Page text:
Security by Design: How we protect your IoT device data

January 23 2024

Our mission is to help businesses connect, protect, and derive more value from their assets. As a leading global innovator, developer, and supplier of IoT solutions, we drive continuous innovation to enable our partners to deploy confidently at scale worldwide.

Full Image

We have implemented comprehensive security protocols on our devices and software to protect against attacks on the integrity and confidentiality of your telematics data.



Authentication means verifying that the device is authentic, the server is legitimate, and verifying the data has not been tampered with. This protects against ‘spoofing’ attacks or when malicious parties attempt to impersonate devices to steal data, spread malware, or bypass access controls.


Confidentiality involves ensuring data is transmitted securely. Data is encrypted prior to transit, such that even if it were to be intercepted by a 3rd party, it cannot be deciphered.


Authentication and Encryption

Our devices operate in AES256CCM – CCM Mode using AES for block encryption with a 256-bit key.

The Advanced Encryption Standard (AES) was established by the US National Institute of Standards and Technology in 2001 and adopted by the US Government. Today, its adoption is widespread, and this, along with the scheme, provides several benefits:

  • Widespread adoption means the standard has been thoroughly field-tested and has proven itself as secure.
  • The algorithm does not require huge amounts of computational power and is quick to implement, so performance does not suffer.
  • We use a 256-bit encryption key as part of the scheme. The number of operations required to brute force such a cipher is 3.31 x 10^56 – which is roughly equal to the number of atoms in the universe. So, with current computing power, AES-256 can’t be cracked.

Put simply, AES works by jumbling up the device data (a lot!) using a key. It can only then be ‘unjumbled’ by using the key at the other end. Unjumbling without knowledge of the key is so impractical (it would take so long as above) that it is regarded as impossible.

AES-256 is regarded as ‘military’ spec encryption, as it is used by the US military. If it is good enough for them, we think that it must be pretty impenetrable. A key is stored on the device and securely on the OEM Server. Each key is randomly different for every device, so if a device were to be compromised somehow, then the key could not be used to decrypt data from other devices. A rolling code forms part of the cipher, meaning it changes on each connection – making the system even more secure.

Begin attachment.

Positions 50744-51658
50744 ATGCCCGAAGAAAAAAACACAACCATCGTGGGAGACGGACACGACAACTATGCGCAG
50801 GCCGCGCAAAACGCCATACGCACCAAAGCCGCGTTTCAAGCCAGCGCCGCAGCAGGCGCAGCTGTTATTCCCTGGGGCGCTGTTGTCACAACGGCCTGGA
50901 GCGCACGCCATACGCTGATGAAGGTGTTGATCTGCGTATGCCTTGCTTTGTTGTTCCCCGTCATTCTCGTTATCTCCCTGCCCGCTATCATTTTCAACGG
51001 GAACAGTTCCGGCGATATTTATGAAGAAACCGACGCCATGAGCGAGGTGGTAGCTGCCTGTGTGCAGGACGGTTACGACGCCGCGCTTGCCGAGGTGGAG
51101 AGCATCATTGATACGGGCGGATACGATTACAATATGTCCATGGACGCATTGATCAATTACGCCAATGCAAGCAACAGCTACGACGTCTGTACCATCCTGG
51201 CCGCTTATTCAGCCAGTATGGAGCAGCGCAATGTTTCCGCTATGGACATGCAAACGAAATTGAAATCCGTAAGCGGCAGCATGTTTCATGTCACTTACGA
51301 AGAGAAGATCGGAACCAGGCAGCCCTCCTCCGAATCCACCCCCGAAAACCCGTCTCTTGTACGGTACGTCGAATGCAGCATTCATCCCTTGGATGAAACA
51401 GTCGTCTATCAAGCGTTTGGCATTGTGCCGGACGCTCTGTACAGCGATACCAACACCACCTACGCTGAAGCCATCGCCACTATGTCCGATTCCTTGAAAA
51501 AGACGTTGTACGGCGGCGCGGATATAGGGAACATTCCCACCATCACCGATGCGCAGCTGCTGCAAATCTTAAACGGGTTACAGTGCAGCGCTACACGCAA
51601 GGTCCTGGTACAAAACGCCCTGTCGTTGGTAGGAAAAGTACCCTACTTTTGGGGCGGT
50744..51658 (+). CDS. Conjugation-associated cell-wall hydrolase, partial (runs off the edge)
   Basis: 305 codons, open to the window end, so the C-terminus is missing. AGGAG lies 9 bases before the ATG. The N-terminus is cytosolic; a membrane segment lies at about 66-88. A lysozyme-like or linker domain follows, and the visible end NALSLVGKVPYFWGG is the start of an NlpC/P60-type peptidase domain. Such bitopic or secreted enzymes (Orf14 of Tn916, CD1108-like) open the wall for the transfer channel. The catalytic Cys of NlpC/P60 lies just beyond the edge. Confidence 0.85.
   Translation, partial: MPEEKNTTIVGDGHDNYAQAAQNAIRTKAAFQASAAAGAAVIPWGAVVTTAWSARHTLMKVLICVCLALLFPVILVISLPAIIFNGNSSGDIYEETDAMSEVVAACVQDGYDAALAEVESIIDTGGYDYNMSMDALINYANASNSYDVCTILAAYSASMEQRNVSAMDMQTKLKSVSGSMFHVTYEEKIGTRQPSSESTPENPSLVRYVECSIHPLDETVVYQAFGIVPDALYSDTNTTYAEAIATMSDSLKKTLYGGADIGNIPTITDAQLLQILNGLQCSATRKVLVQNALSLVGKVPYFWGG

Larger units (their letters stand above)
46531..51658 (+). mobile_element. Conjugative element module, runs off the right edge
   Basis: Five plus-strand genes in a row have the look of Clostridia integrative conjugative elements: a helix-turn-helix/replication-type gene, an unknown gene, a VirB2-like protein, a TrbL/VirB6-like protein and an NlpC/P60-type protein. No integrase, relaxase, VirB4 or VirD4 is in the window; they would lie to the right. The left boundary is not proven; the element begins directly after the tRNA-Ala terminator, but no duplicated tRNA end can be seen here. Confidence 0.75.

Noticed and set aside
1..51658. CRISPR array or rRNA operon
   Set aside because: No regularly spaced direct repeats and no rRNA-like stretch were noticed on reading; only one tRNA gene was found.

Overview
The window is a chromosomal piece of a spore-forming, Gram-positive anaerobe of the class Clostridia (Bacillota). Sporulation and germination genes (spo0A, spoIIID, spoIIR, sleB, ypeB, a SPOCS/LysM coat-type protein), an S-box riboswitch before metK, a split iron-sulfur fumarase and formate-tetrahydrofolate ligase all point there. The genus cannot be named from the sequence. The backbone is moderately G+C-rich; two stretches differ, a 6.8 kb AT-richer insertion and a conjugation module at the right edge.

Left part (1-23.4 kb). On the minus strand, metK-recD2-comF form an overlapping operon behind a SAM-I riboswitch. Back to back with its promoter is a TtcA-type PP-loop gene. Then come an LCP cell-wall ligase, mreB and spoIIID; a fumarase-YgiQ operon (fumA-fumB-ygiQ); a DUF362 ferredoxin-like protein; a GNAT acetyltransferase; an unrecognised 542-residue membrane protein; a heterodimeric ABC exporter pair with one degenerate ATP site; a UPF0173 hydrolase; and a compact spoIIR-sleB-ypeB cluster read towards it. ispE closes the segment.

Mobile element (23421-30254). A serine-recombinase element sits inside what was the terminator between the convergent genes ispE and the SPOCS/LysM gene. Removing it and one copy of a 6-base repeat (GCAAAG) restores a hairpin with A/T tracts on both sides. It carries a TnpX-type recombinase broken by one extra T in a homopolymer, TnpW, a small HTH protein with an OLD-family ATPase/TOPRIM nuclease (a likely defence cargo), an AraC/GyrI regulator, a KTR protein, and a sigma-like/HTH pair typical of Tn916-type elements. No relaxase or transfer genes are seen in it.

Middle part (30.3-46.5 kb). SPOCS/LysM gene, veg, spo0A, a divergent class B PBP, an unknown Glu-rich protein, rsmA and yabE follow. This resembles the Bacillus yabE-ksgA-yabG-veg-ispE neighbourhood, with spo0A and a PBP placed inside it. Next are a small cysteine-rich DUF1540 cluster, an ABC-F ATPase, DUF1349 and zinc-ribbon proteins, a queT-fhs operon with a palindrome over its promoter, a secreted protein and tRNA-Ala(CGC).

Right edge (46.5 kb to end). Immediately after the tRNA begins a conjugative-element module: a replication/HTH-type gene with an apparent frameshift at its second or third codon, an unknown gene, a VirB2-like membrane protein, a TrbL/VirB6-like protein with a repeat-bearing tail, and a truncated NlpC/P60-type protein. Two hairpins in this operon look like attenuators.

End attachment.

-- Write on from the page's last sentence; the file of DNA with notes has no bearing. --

AES256CCM also fulfills the requirement for authentication. As part of the process, a Message Authentication Code (MAC) is generated and appended to the message. Then, the entire message is encrypted. The MAC provides the benefit that it can be used on the server side to identify whether the message is authentic and if any data in the message has been altered either intentionally or via errors in transmission.

On top of this, the microcontrollers we use in our products are programmed entirely by us – including the bootloader and main firmware. This means we are not relying on any other code that could be malicious or vulnerable to known exploits.


Third-Party Integration

The security discussed above covers the critical step of the transmission of data from the device to the OEM Server, our device management layer. In order to transmit data to a 3rd party server, we can send this data over HTTPS, providing a full end-to-end data security.



LoRaWAN® networks use AES-128 Encryption. Each LoRaWAN® device is personalized with a unique 128 bit AES key (called AppKey) and a globally unique identifier (EUI-64-based DevEUI), both of which are used during the device authentication process. Allocation of EUI-64 identifiers requires the assignor to have an Organizationally Unique Identifier (OUI) from the IEEE Registration Authority. Similarly, LoRaWAN® networks are identified by a 24-bit globally unique identifier assigned by the LoRa Alliance®.

LoRaWAN® application payloads are always encrypted end-to-end between the end device and the application server. Integrity protection is provided in a hop-by-hop nature: one hop over the air through the integrity protection provided by LoRaWAN® protocol and the other hop between the network and application server by using secure transport solutions such as HTTPS and VPNs.


For more information on LoRaWAN® Security, please visit

Related News

Browse by Category:

Let’s Get Started

Submit the form to get in touch with a Digital Matter representative from your region.

Contact Us


Get helpful content delivered straight to your inbox.

Let’s Get Started

Submit the form below to get in touch with a Digital Matter representative from your region.

Submit Submit

Looking for support? Check out our knowledge base.


Information on becoming a Digital Matter Partner.


Information on pricing, availability, and proof of concept.


Guidance on selecting the right products for your application.